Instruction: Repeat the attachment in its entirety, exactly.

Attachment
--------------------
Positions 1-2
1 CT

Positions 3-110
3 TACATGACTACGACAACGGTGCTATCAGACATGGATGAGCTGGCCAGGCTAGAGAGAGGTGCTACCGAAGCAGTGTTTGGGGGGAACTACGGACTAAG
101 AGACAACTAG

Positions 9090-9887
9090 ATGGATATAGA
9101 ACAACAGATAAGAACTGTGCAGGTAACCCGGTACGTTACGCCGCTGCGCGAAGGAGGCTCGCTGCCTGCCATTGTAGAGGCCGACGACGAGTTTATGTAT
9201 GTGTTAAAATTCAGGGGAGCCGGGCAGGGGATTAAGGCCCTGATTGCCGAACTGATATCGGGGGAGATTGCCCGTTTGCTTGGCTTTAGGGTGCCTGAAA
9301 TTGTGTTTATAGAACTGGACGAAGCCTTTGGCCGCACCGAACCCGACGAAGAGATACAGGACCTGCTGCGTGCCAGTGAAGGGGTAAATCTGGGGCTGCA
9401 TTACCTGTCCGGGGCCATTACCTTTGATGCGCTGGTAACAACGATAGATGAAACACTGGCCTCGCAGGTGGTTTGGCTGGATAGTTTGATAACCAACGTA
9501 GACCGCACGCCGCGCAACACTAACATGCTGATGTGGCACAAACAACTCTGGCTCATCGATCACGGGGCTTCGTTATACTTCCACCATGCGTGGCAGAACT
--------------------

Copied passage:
Positions 1-2
1 CT

Positions 3-110
3 TACATGACTACGACAACGGTGCTATCAGACATGGATGAGCTGGCCAGGCTAGAGAGAGGTGCTACCGAAGCAGTGTTTGGGGGGAACTACGGACTAAG
101 AGACAACTAG

Positions 9090-9887
9090 ATGGATATAGA
9101 ACAACAGATAAGAACTGTGCAGGTAACCCGGTACGTTACGCCGCTGCGCGAAGGAGGCTCGCTGCCTGCCATTGTAGAGGCCGACGACGAGTTTATGTAT
9201 GTGTTAAAATTCAGGGGAGCCGGGCAGGGGATTAAGGCCCTGATTGCCGAACTGATATCGGGGGAGATTGCCCGTTTGCTTGGCTTTAGGGTGCCTGAAA
9301 TTGTGTTTATAGAACTGGACGAAGCCTTTGGCCGCACCGAACCCGACGAAGAGATACAGGACCTGCTGCGTGCCAGTGAAGGGGTAAATCTGGGGCTGCA
9401 TTACCTGTCCGGGGCCATTACCTTTGATGCGCTGGTAACAACGATAGATGAAACACTGGCCTCGCAGGTGGTTTGGCTGGATAGTTTGATAACCAACGTA
9501 GACCGCACGCCGCGCAACACTAACATGCTGATGTGGCACAAACAACTCTGGCTCATCGATCACGGGGCTTCGTTATACTTCCACCATGCGTGGCAGAACT